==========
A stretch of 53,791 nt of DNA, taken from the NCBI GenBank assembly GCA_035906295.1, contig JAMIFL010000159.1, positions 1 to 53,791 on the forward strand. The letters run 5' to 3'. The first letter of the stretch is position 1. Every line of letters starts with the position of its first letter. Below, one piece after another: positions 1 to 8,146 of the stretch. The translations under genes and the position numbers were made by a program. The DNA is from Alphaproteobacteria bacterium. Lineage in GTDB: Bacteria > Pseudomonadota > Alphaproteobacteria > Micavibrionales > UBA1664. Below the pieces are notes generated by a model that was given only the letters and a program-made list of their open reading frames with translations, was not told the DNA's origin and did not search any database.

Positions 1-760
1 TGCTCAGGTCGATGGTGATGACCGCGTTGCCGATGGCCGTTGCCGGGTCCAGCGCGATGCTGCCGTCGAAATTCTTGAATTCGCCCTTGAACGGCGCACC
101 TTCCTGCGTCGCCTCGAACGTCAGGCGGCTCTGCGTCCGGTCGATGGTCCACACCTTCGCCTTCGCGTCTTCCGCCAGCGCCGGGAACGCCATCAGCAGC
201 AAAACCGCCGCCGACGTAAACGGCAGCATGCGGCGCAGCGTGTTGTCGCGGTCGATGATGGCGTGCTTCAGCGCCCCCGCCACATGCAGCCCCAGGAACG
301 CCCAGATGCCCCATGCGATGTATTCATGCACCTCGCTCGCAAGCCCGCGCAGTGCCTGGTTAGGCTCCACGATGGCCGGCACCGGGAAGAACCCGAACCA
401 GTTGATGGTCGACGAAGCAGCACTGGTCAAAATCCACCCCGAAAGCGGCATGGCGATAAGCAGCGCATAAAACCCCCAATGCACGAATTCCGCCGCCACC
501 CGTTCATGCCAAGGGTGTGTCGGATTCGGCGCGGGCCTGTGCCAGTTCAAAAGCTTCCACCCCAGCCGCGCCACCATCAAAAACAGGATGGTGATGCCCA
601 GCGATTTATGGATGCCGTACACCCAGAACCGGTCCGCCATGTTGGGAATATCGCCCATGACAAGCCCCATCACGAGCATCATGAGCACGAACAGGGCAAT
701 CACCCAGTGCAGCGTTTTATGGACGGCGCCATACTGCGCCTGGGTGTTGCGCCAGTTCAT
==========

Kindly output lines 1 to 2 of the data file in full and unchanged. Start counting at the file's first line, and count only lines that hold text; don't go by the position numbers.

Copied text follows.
A stretch of 53,791 nt of DNA, taken from the NCBI GenBank assembly GCA_035906295.1, contig JAMIFL010000159.1, positions 1 to 53,791 on the forward strand. The letters run 5' to 3'. The first letter of the stretch is position 1. Every line of letters starts with the position of its first letter. Below, one piece after another: positions 1 to 8,146 of the stretch. The translations under genes and the position numbers were made by a program. The DNA is from Alphaproteobacteria bacterium. Lineage in GTDB: Bacteria > Pseudomonadota > Alphaproteobacteria > Micavibrionales > UBA1664. Below the pieces are notes generated by a model that was given only the letters and a program-made list of their open reading frames with translations, was not told the DNA's origin and did not search any database.

Positions 1-760